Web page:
The Bank for International Settlements (BIS) cited the concentration of crypto assets in banks as one of the reasons for the 2023 banking crisis. At the end of June 2022, banks had $4.2 billion in direct exposure to crypto assets.
Signature Bank, the BIS argues, failed to perceive the risks of relying on crypto industry deposits, which disadvantaged it during the crypto collapses of 2022. It also did not have enough liquidity to satisfy outflows from non-crypto depositors spooked by the liquidation of Silvergate.
BIS ‘Proactive Intervention’ Could Overreach
According to the BIS, the failure of Silicon Valley Bank (SVB), which held cash reserves backing Circle’s USDC stablecoin, can be attributed to two factors. Its risk policies failed to match the growth of its asset base, and its management did not notice any problems with how the business ran or its balance sheet strategies.
Its management also allegedly treated supervisory interventions as compliance exercises rather than opportunities to self-evaluate. Before failing in March, the bank had 31 open supervisory inquiries looking into different aspects of its business model and risk approach.Signature Bank Shares | Source: BIS
Going forward, the BIS recommends regulators embrace a holistic approach that combines rules with proactive intervention when necessary. This approach, however, has legal risks since banks may resist any intervention lacking a legal basis.
Read more: 2023 US Banking Crisis Explained: Causes, Impact, and Solutions
Signs of legally murky intervention first occurred when the Federal Deposit Insurance Corporation asked the acquirers of Signature Bank to offload its crypto customers and assets worth $4 billion. The House Financial Services Committee during the Obama administration called similar efforts to strangle certain industries an abuse of power.
Money Laundering Fears Still Palpable
One of the obvious victims of the banking collapse was Circle, whose stablecoin lost $10 billion in market cap two weeks after SVB’s collapse. Many crypto users have since migrated to Tether, a larger but more controversial stablecoin.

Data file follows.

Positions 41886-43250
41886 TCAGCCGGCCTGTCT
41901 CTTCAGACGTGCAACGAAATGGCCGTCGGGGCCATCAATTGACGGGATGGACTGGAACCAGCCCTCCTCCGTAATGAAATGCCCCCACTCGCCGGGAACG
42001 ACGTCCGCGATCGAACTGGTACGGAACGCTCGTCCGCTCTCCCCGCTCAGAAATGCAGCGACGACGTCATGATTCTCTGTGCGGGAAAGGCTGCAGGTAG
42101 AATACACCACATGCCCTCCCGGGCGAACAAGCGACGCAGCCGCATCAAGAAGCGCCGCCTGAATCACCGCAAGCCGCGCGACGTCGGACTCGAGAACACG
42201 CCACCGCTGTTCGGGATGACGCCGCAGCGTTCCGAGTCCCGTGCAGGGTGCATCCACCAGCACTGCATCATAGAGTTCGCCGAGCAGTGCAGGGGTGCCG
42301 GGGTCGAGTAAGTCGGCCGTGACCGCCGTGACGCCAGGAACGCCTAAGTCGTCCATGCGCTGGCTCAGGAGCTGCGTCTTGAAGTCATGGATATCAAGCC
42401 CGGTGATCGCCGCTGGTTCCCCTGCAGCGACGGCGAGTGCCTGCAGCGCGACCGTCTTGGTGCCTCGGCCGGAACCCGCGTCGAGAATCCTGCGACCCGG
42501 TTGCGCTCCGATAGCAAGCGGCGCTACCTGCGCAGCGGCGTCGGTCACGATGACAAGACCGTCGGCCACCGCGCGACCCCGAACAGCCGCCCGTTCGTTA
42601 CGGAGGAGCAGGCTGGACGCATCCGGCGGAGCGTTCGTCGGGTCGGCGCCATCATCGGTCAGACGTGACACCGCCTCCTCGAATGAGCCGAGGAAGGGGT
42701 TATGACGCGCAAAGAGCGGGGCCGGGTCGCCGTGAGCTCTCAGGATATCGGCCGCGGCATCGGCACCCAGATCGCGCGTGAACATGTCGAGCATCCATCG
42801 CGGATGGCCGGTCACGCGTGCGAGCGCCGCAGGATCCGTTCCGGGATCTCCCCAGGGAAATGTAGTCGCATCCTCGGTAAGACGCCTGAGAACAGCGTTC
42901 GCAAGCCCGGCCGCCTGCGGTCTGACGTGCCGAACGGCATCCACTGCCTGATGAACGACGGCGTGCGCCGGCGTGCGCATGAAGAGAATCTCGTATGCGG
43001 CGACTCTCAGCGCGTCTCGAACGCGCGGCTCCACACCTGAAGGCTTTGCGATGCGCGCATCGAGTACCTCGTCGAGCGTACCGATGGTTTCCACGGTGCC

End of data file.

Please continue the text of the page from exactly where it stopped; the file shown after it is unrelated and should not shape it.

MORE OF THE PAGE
But a more interesting story is shaping up as the crypto collapse pushes regulators toward clearer crypto regulations. Hong Kong, Japan, South Korea, and some European countries offer licensing regimes for crypto firms that legitimize their operation.
A side effect of this legitimacy is the need for registered firms to secure local banking partners. Banks are critical in transferring funds to exchanges and for cashing out holdings.
However, many banks still fear poor Know-Your-Customer processes that make exchanges vulnerable to money laundering. Binance, for example, lost banking and payment partners after the US Commodity and Futures Trading Commission hinted it engaged in money laundering.
Read more: 14 Best No KYC Crypto Exchanges in 2023
Initially, Asian branches of the HSBC and Standard Chartered banks hesitated to onboard crypto businesses because of money laundering associations. UK consumer banks, NatWest, Chase UK, and TSB Bank, have all placed restrictions on crypto-related transactions.
Banks in Progressive Regions Are Being Proactive
But the ice age is thawing. Customers of HSBC Hong Kong can invest in Bitcoin and Ethereum exchange-traded funds, provided they confirm their understanding of educational material on virtual asset investments.
Before opening its fiat-to-crypto payment rails to licensed Hong Kong exchanges, ZA Bank operated a sandbox that involved 100 firms. It linked its systems to the city’s company register and conducts anti-money laundering procedures to minimize risk.
South Korea’s oldest bank, Shinhan, is also testing remittances in a closed sandbox. Stablecoins insulate transfers from currency fluctuations and will benefit from the AML framework within which the bank already operates.
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